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The Perils of being a New Hire Working From Home

How to Retain Employees

The Perils of being a New Hire Working From Home

As today’s workplace evolves, so too does the onboarding process for new employees as they set out in their roles in a remote setting. Traditionally, when starting out at a new job, you’d have a period of time to go through some time dedicated to training, getting acquainted with your fellow co-workers, establishing new daily routines, and becoming more comfortable in the workspace. Over the last two years, the shift to remote work has led to those starting out a new career to potentially feel as though they’ve lost touch with their social contacts or have yet to establish that camaraderie they otherwise would have commuting to the office.

According to Forbes, it just simply makes sense for some workers to return to the office. For young professionals, making friends and building their networks is a major reason to return from remote work. Another being a more fostering environment to identify mentors and role models when looking to advance your career. Those working from home, may feel as though they’re out of sight and out of mind from the rest of the team – not out of malice, but rather born out of a lack of interaction with people they’d otherwise bump into in the hallway on the way to the water cooler, joining on a lunch hour, or the group you go out to happy hour with on Fridays.

A recent survey of remote workers has also uncovered that being away from the office as long as they have been has been adversely affecting their work as well. Those who worked from home were less than half as likely to be promoted. They also put in an average of six hours of unpaid overtime per week in 2020. This indicated that remote workers felt the pressure and stress to put in more hours while not reaping the rewards.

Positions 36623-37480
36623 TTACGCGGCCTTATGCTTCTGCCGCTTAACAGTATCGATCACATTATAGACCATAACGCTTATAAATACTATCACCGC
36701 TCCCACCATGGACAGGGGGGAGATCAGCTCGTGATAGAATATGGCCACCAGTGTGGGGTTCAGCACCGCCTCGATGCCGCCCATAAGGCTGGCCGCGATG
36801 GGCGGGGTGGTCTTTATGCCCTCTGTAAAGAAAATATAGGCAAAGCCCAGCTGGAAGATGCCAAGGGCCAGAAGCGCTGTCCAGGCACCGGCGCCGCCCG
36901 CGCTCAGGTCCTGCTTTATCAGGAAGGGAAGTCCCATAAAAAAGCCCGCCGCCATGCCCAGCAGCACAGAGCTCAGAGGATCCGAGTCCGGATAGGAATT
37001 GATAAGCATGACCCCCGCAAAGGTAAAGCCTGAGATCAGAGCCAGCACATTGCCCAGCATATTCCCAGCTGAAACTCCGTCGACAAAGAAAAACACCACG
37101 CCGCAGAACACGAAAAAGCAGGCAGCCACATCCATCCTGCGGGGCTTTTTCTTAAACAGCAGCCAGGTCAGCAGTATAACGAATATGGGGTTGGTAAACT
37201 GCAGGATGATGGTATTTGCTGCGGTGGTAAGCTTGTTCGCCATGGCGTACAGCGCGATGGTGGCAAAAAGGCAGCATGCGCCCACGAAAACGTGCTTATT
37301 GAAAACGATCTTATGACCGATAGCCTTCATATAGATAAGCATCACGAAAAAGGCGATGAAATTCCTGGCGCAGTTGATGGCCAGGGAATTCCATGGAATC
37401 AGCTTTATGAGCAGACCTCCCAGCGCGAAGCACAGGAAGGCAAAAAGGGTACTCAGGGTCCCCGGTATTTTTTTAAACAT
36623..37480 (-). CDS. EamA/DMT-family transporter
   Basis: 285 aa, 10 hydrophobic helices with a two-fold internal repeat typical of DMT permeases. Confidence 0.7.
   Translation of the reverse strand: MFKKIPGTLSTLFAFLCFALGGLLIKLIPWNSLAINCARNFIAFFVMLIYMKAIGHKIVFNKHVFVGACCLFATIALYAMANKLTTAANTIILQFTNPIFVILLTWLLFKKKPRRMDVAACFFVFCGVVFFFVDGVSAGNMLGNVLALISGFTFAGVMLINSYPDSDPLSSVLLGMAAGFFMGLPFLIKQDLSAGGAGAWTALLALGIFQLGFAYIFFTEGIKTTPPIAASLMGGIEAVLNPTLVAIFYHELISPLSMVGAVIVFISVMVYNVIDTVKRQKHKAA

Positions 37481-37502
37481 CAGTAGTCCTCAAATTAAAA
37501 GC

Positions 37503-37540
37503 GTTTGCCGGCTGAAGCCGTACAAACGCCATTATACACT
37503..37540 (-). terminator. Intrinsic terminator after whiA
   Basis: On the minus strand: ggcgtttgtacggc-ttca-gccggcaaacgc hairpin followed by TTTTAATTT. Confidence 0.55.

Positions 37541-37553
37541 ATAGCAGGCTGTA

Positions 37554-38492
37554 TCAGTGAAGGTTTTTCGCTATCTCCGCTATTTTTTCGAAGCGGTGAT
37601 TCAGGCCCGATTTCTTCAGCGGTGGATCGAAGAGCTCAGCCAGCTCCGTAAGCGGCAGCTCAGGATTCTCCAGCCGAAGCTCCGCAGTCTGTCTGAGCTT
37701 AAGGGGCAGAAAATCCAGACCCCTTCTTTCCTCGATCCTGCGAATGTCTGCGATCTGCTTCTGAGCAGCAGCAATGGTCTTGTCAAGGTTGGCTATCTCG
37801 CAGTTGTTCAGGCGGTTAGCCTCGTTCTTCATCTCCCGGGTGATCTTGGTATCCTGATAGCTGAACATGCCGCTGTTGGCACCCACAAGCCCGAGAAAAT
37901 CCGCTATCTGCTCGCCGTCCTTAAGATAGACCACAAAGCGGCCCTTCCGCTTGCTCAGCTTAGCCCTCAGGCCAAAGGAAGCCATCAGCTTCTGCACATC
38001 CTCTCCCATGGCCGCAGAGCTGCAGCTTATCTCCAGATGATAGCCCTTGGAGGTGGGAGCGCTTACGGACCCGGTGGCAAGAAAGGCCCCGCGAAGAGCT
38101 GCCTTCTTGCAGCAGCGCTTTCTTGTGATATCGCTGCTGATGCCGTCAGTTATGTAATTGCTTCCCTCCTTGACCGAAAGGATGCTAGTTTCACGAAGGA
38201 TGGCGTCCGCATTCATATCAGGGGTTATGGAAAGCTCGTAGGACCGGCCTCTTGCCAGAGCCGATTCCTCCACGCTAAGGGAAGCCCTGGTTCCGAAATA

Another study by Microsoft said that remote work has hurt the way employees communicate and collaborate with one another. The study’s conclusion states: “Without intervention, the effects we discovered have the potential to impact workers’ ability to acquire and share new information across groups, and as a result, affect productivity and innovation … In light of these findings, companies should be thoughtful about if and how they choose to adopt long-term work-from-home policies.” The study also found that reliance on more asynchronous forms of communication (Email, text messaging) increased over synchronous forms (video, voice calls) which in turn, has made team collaboration more difficult. For a new hire in a remote setting being integrated into a new team may be a much heftier task than it would otherwise be at the office.

Ultimately, new hires working remotely have an uphill climb facing them as it relates to being as productive as well as fulfillment in their new job. The climb can be made easier by fostering relationships with their new co-workers and ensuring a smooth integration into their teams. A hybrid approach to Working from home and In-office work has been shown to help develop those relationships and maintain productivity. This may also prevent them from experiencing burnout or their work from being negatively affected. All of these factors will help your new hires feel as though they’re a part of the team and they belong among their peers if they are going to be working remotely for the foreseeable future.

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